Scott Adams: The best way to kill creativity

Day 26/365- Gotta get me some

Scott Adams, creator of the awesome Dilbert strip, has blogged about why the best way to kill creativity is to encourage it. The creative impulse will out, usually as a response to discomfort or insecurity. Creating an environment which is “condusive” to creative ideas is counter productive.

It reminded me of the wrath of Jeremy Clarkson at the fact the Top Gear offices were painted purple by the BBC in an effort to stimulate creative thought! It did make him quite cross.

Then it made me realise that I’m not sure Adams’ point reflects my personal experience.

I’m not a massively creative person, in that I don’t write poems, sculpt or paint, I don’t dream up massively revolutionary schemes for changing the world around me. But I enjoy being creative. I get a buzz from coming up with innovative ideas, trying different approaches to things and just having the freedom to play.

But all that stops when I’m under stress, or if I’m in an environment where I feel I have to fight to keep my head above water.

The jobs where I feel I’ve been at my most creative are the ones where I’ve felt most secure and encouraged. In the job that I hated the most, I could almost feel the creativity and joy in new ideas leaking out of me like a slow puncture.

I think Scott Adams is right in that some creative people will be productive no matter what, and an office with brightly coloured walls, extra money to indulge in ideas or whatever is not how you guarantee creativity.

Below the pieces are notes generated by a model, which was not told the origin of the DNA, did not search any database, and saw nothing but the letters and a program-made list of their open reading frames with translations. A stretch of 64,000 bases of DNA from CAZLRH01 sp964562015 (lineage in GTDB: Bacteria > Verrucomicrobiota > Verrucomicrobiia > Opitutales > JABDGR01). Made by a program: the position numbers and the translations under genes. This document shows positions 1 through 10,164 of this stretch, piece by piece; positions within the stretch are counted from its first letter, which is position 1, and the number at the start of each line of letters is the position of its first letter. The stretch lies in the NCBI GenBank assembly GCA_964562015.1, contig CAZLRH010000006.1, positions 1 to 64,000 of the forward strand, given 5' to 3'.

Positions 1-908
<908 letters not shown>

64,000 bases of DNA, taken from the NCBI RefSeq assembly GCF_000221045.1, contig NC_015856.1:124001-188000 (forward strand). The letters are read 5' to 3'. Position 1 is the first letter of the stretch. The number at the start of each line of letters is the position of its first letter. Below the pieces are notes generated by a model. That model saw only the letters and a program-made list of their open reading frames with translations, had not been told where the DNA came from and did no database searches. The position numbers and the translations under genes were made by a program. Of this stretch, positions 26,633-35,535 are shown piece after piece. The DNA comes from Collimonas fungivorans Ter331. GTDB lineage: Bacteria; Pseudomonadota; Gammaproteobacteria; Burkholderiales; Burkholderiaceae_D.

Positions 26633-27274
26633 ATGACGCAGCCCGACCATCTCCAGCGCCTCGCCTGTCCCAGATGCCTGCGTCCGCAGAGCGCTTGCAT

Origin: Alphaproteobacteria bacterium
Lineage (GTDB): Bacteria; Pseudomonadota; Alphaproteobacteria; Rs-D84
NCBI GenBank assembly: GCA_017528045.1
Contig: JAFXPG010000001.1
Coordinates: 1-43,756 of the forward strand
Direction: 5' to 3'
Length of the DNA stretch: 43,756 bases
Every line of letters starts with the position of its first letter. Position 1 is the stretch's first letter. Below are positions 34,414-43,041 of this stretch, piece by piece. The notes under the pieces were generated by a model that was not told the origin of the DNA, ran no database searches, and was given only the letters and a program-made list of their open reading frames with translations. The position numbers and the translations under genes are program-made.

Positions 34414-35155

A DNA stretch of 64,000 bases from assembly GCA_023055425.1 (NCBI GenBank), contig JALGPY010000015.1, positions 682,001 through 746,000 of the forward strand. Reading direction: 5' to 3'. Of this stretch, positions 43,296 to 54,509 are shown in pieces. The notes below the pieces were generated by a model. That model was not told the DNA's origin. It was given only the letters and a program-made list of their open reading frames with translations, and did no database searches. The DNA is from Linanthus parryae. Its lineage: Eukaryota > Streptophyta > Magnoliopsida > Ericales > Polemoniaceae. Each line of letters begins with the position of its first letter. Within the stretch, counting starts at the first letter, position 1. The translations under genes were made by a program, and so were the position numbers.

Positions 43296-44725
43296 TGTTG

But I think there’s a large population of people that will be more creative if the social environment is right; if they feel that new ideas will be welcomed and built on, challenged in a way that refines them rather than killing them.

I once took a course in improvisational acting (I wasn’t great at it) and one of the things we were encouraged to think was to take a “yes and…” attitude during a scene. 

The “yes but” attitude was a block to the development of ideas on stage, it stifled instinctive creativity. Thinking “yes and” in response to someone else’s idea meant that all sorts of possibilities arose, some of which were rubbish, but occassionally something great came out of it. It enabled collaborative creativity.

Hat tip to @dajbelshaw for tweeting the Scott Adams post.

Image: thekellyscope – by-nc-sa

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